Rectification of names by the new administration of the Taiwanese (ROC) government continues. The blog David on Formosa managed to get several snapshots of the old slogan over the entrance to the square surrounding Chiang Kai Shek Memorial Hall, which was a reference to CKS’s chosen name for himself (Zhongzheng), and then followed up a few months later with some photos showing that the Hall itself had in fact been returned to its original name (i.e. CKS Memorial Hall) after a brief period of renaming as Democracy Memorial Hall under the Chen Shui-bian administration. As a comprimise, the KMT Ma Ying-jiu administration accepted keeping the new name of the square, which today is still labeled 自由廣場 (Liberty Square), while returning the old name of the Hall itself.
During my recent 3 week trip to Taiwan, I kept meaning to stop by the Hall, but simply never had the time. I did notice, however, the new “Liberty Sqaure” signs while driving past it. I also happened to be in Taiwan around the time that Taiwan Post, former Chunghwa Post, was again being renamed to Chungwha Post. I actually passed by one post office which just said “______ Post”, with a big empty space where the first word of the name should be. Unfortunately, my camera was in my bag at the time.
At the same time, there has apparently been another controversy over whether to use the name Taiwan or China, this time in a particularly comical place-the nation’s bird watching association.
The renaming of BirdLife International’s Taiwan chapter from Wild Bird Federation Taiwan to the Chinese Wild Bird Federation has caused an uproar among some of Taiwan’s bird lovers, with the founding president of the Wild Bird Society of Penghu, Lin Chang-hsing (林長興), saying that he will call for members to resign from the Chinese Wild Bird Federation.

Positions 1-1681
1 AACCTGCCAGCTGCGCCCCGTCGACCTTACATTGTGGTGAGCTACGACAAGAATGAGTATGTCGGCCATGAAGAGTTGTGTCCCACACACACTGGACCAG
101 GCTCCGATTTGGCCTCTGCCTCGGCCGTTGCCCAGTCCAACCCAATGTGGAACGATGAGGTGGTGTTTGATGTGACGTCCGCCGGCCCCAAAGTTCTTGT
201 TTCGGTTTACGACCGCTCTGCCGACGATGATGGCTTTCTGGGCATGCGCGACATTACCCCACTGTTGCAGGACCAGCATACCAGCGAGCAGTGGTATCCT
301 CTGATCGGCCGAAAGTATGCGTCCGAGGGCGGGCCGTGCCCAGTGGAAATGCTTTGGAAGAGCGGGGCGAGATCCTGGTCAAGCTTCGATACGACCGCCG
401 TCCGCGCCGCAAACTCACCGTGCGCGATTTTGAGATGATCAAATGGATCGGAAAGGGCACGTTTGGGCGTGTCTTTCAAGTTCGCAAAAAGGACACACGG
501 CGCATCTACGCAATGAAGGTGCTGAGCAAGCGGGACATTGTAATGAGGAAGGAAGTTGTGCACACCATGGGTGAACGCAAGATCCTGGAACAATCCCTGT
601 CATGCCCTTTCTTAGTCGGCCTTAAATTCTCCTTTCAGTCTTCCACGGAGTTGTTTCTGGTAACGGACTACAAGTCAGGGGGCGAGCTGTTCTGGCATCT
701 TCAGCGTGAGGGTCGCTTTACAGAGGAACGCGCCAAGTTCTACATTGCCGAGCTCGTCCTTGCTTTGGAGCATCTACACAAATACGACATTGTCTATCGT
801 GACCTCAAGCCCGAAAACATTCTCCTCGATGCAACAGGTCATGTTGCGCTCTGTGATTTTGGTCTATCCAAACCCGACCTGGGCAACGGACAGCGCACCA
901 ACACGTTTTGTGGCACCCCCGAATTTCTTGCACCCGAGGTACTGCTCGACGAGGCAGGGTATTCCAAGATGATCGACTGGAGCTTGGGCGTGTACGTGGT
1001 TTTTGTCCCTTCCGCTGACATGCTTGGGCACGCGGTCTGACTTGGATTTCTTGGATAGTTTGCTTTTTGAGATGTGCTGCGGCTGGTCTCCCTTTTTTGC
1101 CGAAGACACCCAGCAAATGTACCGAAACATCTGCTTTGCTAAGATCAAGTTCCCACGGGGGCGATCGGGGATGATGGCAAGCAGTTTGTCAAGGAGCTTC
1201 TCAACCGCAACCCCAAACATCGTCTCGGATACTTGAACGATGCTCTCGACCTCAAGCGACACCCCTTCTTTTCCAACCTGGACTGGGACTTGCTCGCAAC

Apart from refusing to pay yearly membership fees to the Chinese Wild Bird Federation, Lin said he would invite fellow bird enthusiasts to set up a new federation for wild birds using the words “Taiwan” or “Taiwanese.”
There are also at least two more serious developments that have made the news recently though. First is a decision by a Geneva, Switzerland court declaring that Taiwan (ROC) “is an eligible plaintiff in the case on the grounds that it possesses all the elements of statehood and that its government holds and effectively exercises sovereignty over its territory.” While I believe that this does not necessarily have any effect on formal diplomatic recognition by the Swiss government, it certainly seems like it could open the way for it. And most significantly, the court simply recognizes that Taiwan/ROC is a state, without particularly caring what it is called, or about anything related to the “one China” issue. This seems to mean that the Swiss court has effectively opted for dual recognition of China/PRC and Taiwan/ROC as separate and independent states. As a further wrinkle, the actual case involved a lawsuit filed by Taiwan/ROC against the ISO (International Standards Organization) “emanding that the organization correct Taiwan’s designation from Taiwan Province, China to Republic of China (Taiwan) in the ISO 3166 country codes list.” While the current administration certainly has no desire to force the ISO to change the designated name to a simple “Taiwan”, there seems to be no reason why it would not be possible. If Taiwan/ROC prevails in their lawsuit against the ISO, it would open the door for a future DPP administration to request a name change from Republic of China (Taiwan) to simply Taiwan.